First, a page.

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Net torque

  1. Jan 18, 2016 #1
    1. The problem statement, all variables and given/known data
    Calculate the net torque about the axle of the wheel shown in https://jigsaw.vitalsource.com/books/9781269392464/content/id/ch08fig39 [Broken]. Assume that a friction torque of 0.40 m · N opposes the motion. Where F=18N (in photo).

    The picture is here: http://www.webassign.net/giancoli/8-39alt.gif

    2. Relevant equations
    τ (tau) = rF

    3. The attempt at a solution
    Direction of the positive torque: counterclockwise direction

    T1 = 28N*24cm = 6.72 N-m

    T2 = -35N*12cm = -4.2 N-m

    T3 = -18N*24cm = -4.32 N-m

    Now you add all these torques

    6.72 N-m -4.2 N-m -4.32 N-m = -1.8 N-m

    Since I know the direction of rotation is clockwise, I added the friction torque to that result in the opposite direction:

    -1.8 N-m +0.40 N-m = -1.4 N-m (clockwise)

    This is the only way I was able to get the right answer. However, my first try was using -35Nsin135. Why do I not have to take the component of F in this example?
     
    Last edited by a moderator: May 7, 2017
  2. jcsd
  3. Jan 18, 2016 #2

    Suraj M

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    Aren't all the forces in the diagram, tangential?
    And how did you arrive at -35Sin135 as the component?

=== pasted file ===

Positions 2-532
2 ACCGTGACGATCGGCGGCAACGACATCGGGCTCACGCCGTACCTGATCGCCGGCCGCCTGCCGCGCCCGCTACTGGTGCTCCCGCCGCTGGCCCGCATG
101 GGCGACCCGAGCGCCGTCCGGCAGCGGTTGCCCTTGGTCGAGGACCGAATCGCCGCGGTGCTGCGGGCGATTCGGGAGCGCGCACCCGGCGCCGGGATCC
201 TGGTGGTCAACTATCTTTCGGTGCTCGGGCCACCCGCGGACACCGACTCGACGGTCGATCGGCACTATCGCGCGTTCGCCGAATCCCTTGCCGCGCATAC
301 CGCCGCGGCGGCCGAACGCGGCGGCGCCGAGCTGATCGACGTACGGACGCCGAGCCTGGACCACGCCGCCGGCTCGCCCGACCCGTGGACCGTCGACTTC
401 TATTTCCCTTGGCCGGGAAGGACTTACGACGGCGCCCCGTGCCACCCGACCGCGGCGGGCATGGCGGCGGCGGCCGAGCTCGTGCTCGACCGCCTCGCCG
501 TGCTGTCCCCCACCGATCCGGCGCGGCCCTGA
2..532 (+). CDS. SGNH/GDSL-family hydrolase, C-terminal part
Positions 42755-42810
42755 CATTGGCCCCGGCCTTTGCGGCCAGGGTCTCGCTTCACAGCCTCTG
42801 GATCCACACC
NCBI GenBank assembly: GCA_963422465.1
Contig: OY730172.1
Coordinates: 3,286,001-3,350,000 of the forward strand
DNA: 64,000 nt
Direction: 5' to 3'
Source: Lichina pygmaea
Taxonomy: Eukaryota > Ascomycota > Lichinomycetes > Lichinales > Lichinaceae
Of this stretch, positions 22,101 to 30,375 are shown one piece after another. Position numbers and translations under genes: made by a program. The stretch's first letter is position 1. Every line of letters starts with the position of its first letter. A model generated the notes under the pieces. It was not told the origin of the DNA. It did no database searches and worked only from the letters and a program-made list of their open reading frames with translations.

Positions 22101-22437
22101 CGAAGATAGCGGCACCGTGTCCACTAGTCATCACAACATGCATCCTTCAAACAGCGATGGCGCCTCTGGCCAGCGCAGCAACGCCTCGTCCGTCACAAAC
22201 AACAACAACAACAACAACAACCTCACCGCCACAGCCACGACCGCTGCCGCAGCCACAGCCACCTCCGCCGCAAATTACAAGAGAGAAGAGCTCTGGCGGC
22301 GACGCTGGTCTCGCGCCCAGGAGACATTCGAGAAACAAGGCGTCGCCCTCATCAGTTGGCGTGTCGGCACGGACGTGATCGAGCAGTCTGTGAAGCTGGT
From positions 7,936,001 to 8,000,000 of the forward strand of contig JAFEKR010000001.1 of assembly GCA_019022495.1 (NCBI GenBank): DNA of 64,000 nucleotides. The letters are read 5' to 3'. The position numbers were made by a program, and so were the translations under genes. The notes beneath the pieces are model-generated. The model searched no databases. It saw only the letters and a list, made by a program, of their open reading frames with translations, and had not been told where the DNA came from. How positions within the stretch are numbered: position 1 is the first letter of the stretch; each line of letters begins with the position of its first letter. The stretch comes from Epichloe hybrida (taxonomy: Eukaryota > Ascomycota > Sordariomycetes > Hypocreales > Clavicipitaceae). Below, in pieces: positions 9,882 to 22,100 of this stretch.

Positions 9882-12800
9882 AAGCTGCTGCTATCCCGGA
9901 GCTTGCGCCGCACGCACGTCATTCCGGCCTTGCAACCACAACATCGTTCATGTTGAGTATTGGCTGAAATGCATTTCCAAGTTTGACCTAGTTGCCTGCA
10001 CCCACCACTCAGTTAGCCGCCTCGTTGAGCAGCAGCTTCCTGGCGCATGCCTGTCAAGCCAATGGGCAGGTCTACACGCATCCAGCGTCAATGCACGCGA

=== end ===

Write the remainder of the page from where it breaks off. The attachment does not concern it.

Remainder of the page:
4. Jan 18, 2016 #3
    That's where I was confused. I assumed it wouldn't be tangential because it was on the inside of the wheel.
     
  5. Jan 18, 2016 #4

    Suraj M

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    Inside of the wheel? I don't really think that matters, it still has to be tangential, even if it's not, again, how did you arrive at -35 sin 135?
     
  6. Jan 18, 2016 #5
    I was thinking that the F of 35N would have to be resolved into components and the only one being effective in producing rotational motion would be F sin θ. I'm pretty sure I'm just mixing up the theory behind torque.
     
  7. Jan 18, 2016 #6

    Suraj M

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    That ##\theta## in ## \sin (\theta) ## is the angle which the force makes with the radius, in this case I don't thing 135 is that angle, hence I feel we should take it as a tangential force.
     
  8. Jan 18, 2016 #7
    I definitely agree with that. I just have to revisit some of the theory so I'm not confusing concepts.
     
  9. Jan 18, 2016 #8

    haruspex

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